A ballet overture to start this concert was a good programming choice, for it set the scene for an evening in which a fleet-footed Canberra Symphony Orchestra skipped and pirouetted its way through some very engaging and entertaining music.
Jessica Cottis. Photo © Timothy Jeffes/Sydney Symphony Orchestra
The dissonant, brooding entry to Beethoven’s overture to his one-and-only ballet, The Creatures of Prometheus, belies the heroic energy of the rest of the piece. Guest conductor, Jessica Cottis, effused that energy in abundance. There was no mistaking her definition and positive direction, eliciting a tight-as-a-drum orchestral sound. Entries were solid, with tone, balance and expression beautifully responsive to Cottis’ fluid style, only stiffening up when it comes to the punchy bits.
Overall, the sound was not so much “muscular”, as one might normally expect in, for example, Beethoven’s Eroica. Here it was lighter, more refined and tippy-toed, as one might expect in a ballet.
Prometheus was a good lead-in to Nigel Westlake’s oboe concerto, Spirit of the Wild, written for, and performed here by Diana Doherty, Sydney Symphony Orchestra’s Principal Oboe and CSO Artist in Focus for 2019. Westlake wrote the work after going on an adventure, with former Greens pollie, Bob Brown, to Bathurst Harbour in the world heritage wilderness area in Tasmania’s south-west.
Like Prometheus, Spirit mostly dances along apace, with Doherty’s oboe scrambling up and down its entire range in bird-like calls or scurrying like some scrub animal, flitting here and there in hunt of food, or perhaps itself escaping being some other predator’s lunch. Doherty embellished proceedings with many impressive cadenzas, even at one point vocalising through her instrument to create squeals, perhaps of a creature cornered.
The third section, marked Tranquillo – Liberamente, almost came as a relief, giving time to enjoy the pristine surroundings, with long notes and sustained phrases, only to give way to more scrambling in the last, reminiscent of a frenetic tarantella, “building”, as the composer says, “… to a traditional ‘big finish’.”
Spirit is a piece only for a virtuoso to play, and Doherty fitted the bill consummately, creating vivid mind pictures and performing entirely from memory. The clarity she achieved in the scrambling bits, the warmth she elicited in the Tranquillo, and the expression she created throughout showed just what a treasure she is to Australian music-making. Cottis and the CSO, augmented by a large percussion section of both tuned and untuned instruments, gave brilliant, empathic, understated support in this superb performance.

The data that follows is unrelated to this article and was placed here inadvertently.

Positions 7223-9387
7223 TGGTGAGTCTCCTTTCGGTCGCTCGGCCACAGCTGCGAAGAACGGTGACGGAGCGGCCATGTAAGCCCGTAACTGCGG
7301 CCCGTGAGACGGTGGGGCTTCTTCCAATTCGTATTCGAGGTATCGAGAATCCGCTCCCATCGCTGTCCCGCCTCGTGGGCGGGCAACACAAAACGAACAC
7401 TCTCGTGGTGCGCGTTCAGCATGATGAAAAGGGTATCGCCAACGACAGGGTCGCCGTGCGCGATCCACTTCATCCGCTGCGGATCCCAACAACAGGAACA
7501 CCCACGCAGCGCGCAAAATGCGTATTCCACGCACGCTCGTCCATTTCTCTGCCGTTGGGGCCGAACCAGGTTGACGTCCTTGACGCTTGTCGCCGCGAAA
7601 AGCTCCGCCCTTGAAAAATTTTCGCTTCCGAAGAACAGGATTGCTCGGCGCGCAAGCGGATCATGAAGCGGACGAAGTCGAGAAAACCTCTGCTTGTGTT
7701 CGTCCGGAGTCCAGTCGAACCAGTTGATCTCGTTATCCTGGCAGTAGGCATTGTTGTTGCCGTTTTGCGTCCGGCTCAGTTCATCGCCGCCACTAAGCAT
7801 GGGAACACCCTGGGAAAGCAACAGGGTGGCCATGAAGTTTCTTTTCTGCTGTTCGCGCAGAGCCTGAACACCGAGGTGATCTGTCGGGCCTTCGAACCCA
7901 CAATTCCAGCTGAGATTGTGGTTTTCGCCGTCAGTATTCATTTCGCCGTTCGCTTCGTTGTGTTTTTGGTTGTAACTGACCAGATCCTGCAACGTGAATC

Diana Doherty. Photo © Christie Brewster
Then followed another home-grown piece, Ecstatic Dance, by Ross Edwards. Still on the dance theme, this piece moves along with frequently changing rhythm patterns, but always with an underlying constant forward motion. Its driving rhythm and continuous, repetitive melody line seems never to end. Cottis and the CSO remained faithful to both all the way through, taking their listeners to any place that comes to their minds, whether it be some exotic far-east village dance or an Aboriginal corroboree.
Concluding this excellent concert was Mendelssohn’s Third Symphony, Scottish. In his all-too-brief life of just 38 years, he was a prolific composer who travelled quite a lot. He visited the UK several times and fell in love with Scotland, particularly its landscapes.
The inspiration for the Scottish came on his first visit to Scotland, in 1829, and he sketched a few bars while visiting the ruins of Holyrood Palace, in Edinburgh. But life got in the way of progressing the work and he didn’t complete it until 1842, while he was in Italy.
Typical of Mendelssohn’s writing, the Scottish is packed with expressive imagery of the Scottish countryside. Certainly the wind and the sea in the first movement evokes a wind-swept coastline, with Scottish folk dance styles emerging in the second movement, written in scherzo style. And those fabulous horn fanfares in the final movement are full of joy and anticipation.
The CSO relished this piece, its expressive, colourful performance creating mind’s-eye scenes of landscape grandeur, lively village fairs, and serene beauty. Cottis had proceedings under tight control and superb balance but allowing the orchestra plenty of freedom to dance. And dance it did, with energy, panache and style.